When I spoke to her on the phone, Mitski Miyawaki was in New York on a brief reprieve from her seemingly unending tour schedule. She sounded calm and centered, even though the anxiety that comes with releasing a highly-anticipated album was hitting her full force. (“sorry to everyone i haven't texted / emailed / messaged back. in related news, my record comes out august 17 !,” she tweeted a few days earlier.) Despite being on the road for much of the past two years — from conventional, full-band tours to more unconventional, solo adventures — she managed to make Be the Cowboy, her stunning fifth studio album.
Her lyrics are as smart and heart-wrenching as ever, but on Be the Cowboy we see more of Mitski the storyteller as she builds a specific character — a woman who is perhaps wound a little tight trying to keep it all together on a stage — as its star. Together, the songs on Be the Cowboy tell a story of tension between control and confusion, its musical variations tapping into the multifaceted adult anxieties related to maintaining an identity. Aside from the heavy stuff, the album maintains a sense of buoyancy as it leans into the inherent campiness of performance. It’s fun to listen to, and just as fun to belt out along with.
Mitski talked to The Outline about her new album, dealing with industry expectations, and what it means to “be the cowboy.”
How did you come up with the album title Be the Cowboy? I’m very interested to know what your definition of a cowboy is.
I definitely wasn’t thinking about the real working cowboy that exists today. I was thinking more of the Marlboro commercial cowboy, that incredibly exaggerated myth of the western cowboy. The album title kind of came from the fact that I would always kind of jokingly say to myself, “Be the cowboy you wish to see the world,” whenever I was in a situation where maybe I was acting too much like my identity, which is wanting everyone to be happy, not thinking I’m worthy, being submissive, and not asking for more. Every time I would find myself doing exactly what the world expects of me as an Asian woman, I would turn around and tell myself “Well, what would a cowboy do?”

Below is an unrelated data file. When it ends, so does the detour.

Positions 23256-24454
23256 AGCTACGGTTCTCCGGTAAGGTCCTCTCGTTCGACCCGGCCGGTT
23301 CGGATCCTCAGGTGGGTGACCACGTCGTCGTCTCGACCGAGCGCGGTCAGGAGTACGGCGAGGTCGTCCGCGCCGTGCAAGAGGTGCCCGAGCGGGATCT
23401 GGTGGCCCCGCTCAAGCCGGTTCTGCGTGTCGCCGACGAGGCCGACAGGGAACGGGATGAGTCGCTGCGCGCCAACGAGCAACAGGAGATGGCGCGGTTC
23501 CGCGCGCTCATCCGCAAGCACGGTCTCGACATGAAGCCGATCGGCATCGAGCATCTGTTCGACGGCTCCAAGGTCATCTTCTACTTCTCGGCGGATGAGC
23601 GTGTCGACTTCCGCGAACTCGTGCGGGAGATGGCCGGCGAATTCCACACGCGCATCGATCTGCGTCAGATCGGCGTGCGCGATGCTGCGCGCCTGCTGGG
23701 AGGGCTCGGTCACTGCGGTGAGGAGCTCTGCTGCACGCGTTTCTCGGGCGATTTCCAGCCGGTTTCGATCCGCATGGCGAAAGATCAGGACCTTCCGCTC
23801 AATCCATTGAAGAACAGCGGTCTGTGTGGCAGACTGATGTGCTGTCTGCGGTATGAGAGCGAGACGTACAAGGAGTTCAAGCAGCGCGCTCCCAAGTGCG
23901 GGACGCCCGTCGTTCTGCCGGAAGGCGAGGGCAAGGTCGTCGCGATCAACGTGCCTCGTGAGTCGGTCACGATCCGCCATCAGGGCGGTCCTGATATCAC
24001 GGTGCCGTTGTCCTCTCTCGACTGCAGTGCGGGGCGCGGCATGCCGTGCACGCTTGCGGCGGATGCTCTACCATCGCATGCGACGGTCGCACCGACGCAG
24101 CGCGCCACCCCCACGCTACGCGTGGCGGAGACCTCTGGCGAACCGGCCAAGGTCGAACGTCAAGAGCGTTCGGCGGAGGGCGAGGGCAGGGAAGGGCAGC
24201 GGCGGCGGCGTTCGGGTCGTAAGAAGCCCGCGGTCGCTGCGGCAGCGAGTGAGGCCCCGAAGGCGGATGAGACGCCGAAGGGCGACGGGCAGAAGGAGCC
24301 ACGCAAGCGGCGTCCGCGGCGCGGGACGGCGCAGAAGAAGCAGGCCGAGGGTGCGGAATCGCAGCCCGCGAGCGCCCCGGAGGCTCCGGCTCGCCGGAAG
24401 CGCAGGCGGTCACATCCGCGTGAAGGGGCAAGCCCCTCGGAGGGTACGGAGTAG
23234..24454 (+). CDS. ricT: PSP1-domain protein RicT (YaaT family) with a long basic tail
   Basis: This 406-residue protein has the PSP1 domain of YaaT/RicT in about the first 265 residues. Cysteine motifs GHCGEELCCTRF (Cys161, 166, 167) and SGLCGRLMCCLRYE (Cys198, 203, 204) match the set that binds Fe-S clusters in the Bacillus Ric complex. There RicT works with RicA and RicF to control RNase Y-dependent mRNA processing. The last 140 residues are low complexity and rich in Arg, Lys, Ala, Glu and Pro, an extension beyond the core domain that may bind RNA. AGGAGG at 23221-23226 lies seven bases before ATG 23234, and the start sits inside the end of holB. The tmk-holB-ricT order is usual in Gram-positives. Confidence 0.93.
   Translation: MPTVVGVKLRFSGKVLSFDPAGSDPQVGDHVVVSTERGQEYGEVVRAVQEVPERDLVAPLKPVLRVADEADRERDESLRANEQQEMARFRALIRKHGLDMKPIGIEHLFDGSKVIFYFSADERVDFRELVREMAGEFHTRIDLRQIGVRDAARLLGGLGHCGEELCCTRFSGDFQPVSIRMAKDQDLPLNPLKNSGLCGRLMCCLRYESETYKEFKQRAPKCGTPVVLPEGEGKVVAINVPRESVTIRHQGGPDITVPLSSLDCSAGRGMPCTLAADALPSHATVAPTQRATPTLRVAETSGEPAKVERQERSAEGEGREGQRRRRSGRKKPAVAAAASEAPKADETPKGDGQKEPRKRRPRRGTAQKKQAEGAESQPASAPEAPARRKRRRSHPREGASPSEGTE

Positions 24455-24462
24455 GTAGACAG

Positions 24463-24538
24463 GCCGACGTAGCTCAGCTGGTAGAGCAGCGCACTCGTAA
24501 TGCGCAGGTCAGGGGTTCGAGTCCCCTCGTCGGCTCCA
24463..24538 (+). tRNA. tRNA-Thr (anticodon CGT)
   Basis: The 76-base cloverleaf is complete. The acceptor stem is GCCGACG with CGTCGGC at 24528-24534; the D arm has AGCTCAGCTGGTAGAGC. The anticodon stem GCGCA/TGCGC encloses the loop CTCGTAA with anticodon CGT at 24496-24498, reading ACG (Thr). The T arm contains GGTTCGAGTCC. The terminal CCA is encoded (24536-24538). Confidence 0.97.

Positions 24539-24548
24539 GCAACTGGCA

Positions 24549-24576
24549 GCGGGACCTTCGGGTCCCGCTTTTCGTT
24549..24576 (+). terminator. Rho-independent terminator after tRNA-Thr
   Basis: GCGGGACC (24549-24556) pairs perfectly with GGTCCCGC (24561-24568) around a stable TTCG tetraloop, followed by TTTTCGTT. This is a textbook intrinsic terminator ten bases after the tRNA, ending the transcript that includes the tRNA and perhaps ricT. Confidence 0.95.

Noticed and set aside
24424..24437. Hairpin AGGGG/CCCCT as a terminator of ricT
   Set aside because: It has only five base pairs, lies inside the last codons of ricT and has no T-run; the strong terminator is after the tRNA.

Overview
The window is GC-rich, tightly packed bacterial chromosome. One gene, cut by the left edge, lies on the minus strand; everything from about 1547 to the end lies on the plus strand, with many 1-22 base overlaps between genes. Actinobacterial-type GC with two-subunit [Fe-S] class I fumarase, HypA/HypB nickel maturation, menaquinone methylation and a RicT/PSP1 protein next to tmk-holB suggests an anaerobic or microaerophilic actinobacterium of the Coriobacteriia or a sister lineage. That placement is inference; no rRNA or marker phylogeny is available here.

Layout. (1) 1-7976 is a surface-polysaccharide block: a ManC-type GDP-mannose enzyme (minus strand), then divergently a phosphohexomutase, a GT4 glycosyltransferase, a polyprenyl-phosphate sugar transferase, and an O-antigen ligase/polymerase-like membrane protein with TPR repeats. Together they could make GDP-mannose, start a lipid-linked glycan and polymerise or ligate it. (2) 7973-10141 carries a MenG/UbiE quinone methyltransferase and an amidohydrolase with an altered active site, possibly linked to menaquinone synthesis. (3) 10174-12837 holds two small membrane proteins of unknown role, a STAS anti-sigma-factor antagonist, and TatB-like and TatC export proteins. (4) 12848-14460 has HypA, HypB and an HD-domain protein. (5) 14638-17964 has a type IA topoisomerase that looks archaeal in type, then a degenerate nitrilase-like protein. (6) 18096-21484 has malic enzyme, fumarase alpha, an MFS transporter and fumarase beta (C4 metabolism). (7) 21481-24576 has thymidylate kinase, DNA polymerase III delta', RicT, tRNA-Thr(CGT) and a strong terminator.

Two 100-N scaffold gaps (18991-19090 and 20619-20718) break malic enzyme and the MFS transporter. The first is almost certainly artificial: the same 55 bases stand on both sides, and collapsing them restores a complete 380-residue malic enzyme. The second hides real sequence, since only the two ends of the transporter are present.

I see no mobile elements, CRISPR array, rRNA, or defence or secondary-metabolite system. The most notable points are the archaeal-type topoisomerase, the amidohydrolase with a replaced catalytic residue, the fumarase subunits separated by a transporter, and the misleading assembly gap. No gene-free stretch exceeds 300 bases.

It also came from [remembering] this guy in college who was an excellent performer because he was swaggering and confident. There was something mysterious about him; I didn’t really know him as a person but he as a performer was just so charismatic. I stopped seeing him live, and I missed seeing that presence on stage. And I sort of turned around and thought well, if that’s something I want to see on stage then why don't I try to embody that which I want to see on stage?
You’ve said that you wrote this album while you were on tour, coming from a place of tiredness. How do you push yourself to create when you’re feeling that way?
It’s just about leaning into it, about understanding that being an exhausted adult is also a universal experience. I was moving away from the internal pressure I put on myself of like, “Oh, I need to write about adolescent feelings” or “I need to write about love, I need to write about infatuation,” stepping away from that and leaning into, “What does it mean to be an adult? What does it mean to like push down your emotions in order to be responsible and fit into the working world?” Not turning away from it.
Did you use any instruments or techniques for the first time on Be the Cowboy?
I did sort of change up how I record vocals. I’ve always sang right up at the mic so that my my mouth touches the mic or touches the foam in front of the mic, but I’ve learned to step back and project more.